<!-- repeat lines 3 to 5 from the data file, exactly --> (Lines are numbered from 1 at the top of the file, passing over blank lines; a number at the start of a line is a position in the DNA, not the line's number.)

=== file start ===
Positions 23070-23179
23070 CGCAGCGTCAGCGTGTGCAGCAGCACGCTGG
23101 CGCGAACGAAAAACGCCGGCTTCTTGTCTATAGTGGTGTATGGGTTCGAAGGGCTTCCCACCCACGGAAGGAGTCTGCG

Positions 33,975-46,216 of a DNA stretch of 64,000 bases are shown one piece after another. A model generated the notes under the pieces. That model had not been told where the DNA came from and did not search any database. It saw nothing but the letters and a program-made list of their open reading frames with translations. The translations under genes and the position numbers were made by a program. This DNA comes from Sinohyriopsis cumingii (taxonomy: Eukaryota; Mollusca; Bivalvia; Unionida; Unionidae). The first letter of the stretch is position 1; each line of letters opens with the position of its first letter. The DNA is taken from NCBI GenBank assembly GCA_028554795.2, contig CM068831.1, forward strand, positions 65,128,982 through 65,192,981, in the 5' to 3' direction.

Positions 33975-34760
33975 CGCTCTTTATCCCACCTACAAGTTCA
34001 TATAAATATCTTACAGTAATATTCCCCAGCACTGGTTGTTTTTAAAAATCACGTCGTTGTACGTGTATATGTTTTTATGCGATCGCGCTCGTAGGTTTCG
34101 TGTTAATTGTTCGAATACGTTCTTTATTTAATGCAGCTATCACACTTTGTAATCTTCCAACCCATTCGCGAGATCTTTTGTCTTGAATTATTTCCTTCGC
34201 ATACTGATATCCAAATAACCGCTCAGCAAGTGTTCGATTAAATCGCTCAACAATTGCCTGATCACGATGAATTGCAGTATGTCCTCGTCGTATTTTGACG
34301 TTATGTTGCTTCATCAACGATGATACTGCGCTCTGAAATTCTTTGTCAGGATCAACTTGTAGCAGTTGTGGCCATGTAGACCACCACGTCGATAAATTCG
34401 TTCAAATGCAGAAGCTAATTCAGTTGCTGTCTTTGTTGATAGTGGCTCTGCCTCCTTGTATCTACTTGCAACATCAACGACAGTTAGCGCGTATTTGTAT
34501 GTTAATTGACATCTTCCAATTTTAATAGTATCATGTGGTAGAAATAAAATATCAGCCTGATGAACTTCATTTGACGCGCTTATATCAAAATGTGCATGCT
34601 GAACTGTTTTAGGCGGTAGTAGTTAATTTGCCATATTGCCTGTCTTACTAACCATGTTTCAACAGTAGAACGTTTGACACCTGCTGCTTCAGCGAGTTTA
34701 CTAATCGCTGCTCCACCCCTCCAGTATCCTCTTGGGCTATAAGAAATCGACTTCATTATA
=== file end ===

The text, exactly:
23101 CGCGAACGAAAAACGCCGGCTTCTTGTCTATAGTGGTGTATGGGTTCGAAGGGCTTCCCACCCACGGAAGGAGTCTGCG

Positions 33,975-46,216 of a DNA stretch of 64,000 bases are shown one piece after another. A model generated the notes under the pieces. That model had not been told where the DNA came from and did not search any database. It saw nothing but the letters and a program-made list of their open reading frames with translations. The translations under genes and the position numbers were made by a program. This DNA comes from Sinohyriopsis cumingii (taxonomy: Eukaryota; Mollusca; Bivalvia; Unionida; Unionidae). The first letter of the stretch is position 1; each line of letters opens with the position of its first letter. The DNA is taken from NCBI GenBank assembly GCA_028554795.2, contig CM068831.1, forward strand, positions 65,128,982 through 65,192,981, in the 5' to 3' direction.

Positions 33975-34760